Are you burned out on 9/11? If so, is that a tremendous moral crime for which there is no remedy? How can we — as a world of nations — have so quickly become so tired and weary of an event that smothered the end of any sense of freedom we have left a mere six years ago?
The bigger crime is an ongoing inexcusable wallowing mass of death and despair at “Ground Zero” that started as this:
And soon became this:
And now, six years later, still looks like this:
The World Trade Center is still a “Ground Zero” death pit. It may not
be smoking. It may not be filled with the dead and dying — but there
is no spirit there.
There is no building there.
There is no memorial there.
There is only the rotting semiotic of a successful
terrorist attack there that was well planned and well executed — and
we still have yet to recover any sense of normalcy or reasonableness in
That “Ground Zero Grave with No Headstone” became a rallying cry for a war in Iraq that was unjust, unjustified and incomprehensible in its core.
In the past we’ve tried to give form here to the smoldering events of 9/11:
When do the dead cost more than the living? Is there
greater worth being dead than being a survivor? In the wake of a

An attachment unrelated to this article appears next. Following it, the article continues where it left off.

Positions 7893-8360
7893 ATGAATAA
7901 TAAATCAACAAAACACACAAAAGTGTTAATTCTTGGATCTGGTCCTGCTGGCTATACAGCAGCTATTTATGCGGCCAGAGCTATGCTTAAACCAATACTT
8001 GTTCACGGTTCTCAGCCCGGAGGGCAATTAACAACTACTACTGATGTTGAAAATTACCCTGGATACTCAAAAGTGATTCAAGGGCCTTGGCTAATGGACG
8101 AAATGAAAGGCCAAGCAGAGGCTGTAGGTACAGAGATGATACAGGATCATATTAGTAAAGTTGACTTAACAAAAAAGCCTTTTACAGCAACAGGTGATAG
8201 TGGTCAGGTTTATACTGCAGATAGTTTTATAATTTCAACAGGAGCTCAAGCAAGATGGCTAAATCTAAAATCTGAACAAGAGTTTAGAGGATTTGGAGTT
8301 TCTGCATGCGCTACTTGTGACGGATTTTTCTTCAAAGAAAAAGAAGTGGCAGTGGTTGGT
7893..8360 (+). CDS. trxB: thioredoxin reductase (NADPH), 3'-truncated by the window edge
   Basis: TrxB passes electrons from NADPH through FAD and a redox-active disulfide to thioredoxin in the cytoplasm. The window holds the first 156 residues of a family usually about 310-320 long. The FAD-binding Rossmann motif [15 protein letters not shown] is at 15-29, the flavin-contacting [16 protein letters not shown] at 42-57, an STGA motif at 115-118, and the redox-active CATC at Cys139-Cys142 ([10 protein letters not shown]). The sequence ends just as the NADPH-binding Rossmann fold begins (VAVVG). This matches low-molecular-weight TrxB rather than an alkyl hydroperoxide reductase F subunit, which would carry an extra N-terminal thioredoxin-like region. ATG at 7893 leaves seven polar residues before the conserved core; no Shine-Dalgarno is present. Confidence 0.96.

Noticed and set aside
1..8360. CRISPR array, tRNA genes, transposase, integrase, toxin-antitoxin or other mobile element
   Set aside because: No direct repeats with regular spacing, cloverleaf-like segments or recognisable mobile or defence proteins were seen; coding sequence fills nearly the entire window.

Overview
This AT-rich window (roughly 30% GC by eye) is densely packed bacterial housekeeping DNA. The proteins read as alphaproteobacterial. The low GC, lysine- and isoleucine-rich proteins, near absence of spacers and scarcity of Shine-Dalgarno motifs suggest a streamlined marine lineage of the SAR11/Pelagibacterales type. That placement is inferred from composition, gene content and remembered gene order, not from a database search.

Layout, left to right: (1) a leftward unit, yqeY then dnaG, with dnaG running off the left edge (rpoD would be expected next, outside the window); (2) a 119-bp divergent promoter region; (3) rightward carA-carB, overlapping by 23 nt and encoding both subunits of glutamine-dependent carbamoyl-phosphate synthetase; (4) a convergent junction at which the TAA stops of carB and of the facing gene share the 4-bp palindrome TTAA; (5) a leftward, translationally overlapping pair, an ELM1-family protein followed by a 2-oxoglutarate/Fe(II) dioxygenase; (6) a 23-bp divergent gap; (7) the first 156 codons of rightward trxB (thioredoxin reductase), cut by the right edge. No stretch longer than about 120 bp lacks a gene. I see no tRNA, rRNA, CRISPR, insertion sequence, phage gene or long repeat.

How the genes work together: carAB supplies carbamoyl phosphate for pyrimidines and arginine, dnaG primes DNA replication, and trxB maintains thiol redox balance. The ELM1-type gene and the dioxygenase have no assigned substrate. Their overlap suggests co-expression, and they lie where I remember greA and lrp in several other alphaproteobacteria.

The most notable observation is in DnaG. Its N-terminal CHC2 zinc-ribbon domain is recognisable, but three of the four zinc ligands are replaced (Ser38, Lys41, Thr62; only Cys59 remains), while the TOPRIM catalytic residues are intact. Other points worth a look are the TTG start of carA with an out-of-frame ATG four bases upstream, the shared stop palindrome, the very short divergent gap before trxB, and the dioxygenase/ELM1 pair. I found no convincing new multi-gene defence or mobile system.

national tragedy the lost automatically become more important than the
living and I wonder why such great value is placed on the dead.
When the PATH train enters the World Trade Center stop it
snakes through the heart of the World Trade Center killing grounds like
some kind of Expressionistic Disney ride with a twist of terror. I was
not mentally or emotionally prepared to enter an open grave but there I
was, pushed in the midst of an international crime scene where the
mastermind of the murders still runs loose on the land while we moulder
alive in our bodies.
The new “Invisi-Trade Center” is an unfortunate joke on
those who perished among those hallowed grounds and while history is
never made twice, its errors can be repeated over and over again as
witnessed in the tender and frightened replacement shell buildings
quivering in the shadow of footprints where great giants once stood.
One need only look at Ground Zero and realize just how far we haven’t come since that awful day of infamy six years ago today.